A Thanksgiving dinner you can print? That's either a stroke of genius, or the most terrifying thing to happen to cooking in centuries.
Traditional methods of cooking turkey are inefficient and wasteful, and so the Master Computer has decreed that from now on all Thanksgiving dinners will come in the form of extruded paste. Using the 3D Manufactu-Printer, Citizens will form this paste into appropriately festive shapes, and then cook and eat it, giving thanks to the Master Computer for providing such bountiful sustenance.
Around half of that previous paragraph was made up, but whether it's the right half rather depends on your feelings about pureed turkey paste squeezed out of a home-made 3D fabricator. Working with the [email protected] project, which is an open source "mass-collaboration" aimed at bringing 3D fabrication to people's home, David Arnold of the French Culinary Institute has hit upon the "future" of food, which is apparently paste formed into odd shapes by machine.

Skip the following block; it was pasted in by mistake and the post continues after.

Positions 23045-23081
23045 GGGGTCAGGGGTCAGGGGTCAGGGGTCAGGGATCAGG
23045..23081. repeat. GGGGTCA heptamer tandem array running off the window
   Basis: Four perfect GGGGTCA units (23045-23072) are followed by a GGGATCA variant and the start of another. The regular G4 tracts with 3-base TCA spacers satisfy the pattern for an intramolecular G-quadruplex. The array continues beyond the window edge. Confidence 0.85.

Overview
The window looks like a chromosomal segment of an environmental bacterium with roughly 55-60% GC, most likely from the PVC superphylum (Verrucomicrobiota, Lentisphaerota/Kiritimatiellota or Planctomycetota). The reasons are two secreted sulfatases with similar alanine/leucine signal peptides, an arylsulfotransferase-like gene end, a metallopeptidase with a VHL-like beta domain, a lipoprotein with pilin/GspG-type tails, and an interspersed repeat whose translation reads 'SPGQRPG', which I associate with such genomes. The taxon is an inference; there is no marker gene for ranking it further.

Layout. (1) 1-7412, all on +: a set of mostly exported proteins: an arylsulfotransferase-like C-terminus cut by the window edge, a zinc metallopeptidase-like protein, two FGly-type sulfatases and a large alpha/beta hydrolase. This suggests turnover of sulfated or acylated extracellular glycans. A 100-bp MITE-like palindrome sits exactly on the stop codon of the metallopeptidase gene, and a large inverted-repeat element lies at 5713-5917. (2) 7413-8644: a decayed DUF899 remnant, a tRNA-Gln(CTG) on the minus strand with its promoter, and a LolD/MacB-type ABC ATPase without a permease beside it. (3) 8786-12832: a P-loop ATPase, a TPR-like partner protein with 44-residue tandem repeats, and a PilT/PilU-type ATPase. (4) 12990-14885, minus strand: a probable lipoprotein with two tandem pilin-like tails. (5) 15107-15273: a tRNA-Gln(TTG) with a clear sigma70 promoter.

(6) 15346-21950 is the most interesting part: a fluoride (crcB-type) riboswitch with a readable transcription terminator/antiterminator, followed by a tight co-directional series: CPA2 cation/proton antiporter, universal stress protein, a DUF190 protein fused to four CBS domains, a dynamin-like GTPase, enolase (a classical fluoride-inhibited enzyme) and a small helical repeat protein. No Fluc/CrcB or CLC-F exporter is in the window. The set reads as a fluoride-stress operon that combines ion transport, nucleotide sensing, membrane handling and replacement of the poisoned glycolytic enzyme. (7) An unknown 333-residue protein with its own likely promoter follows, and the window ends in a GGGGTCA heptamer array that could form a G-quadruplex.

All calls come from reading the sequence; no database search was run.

Using the Mark 2 version of the [email protected] fabricator, Arnold was able to create a small dome out of turkey paste, as well as a cube filled with an unknown green paste. Presumably, printable turkey is supposed to be a good thing, but I can't get over how utterly unappetizing it looks. Apparently it tastes just like regular turkey when it's cooked, and I'd assume it looks better as well, but I don't think it's going to get many people to trade in their roasting tins. There are something that science and technology can make better, but looking at this, a delicious turkey dinner isn't one of them.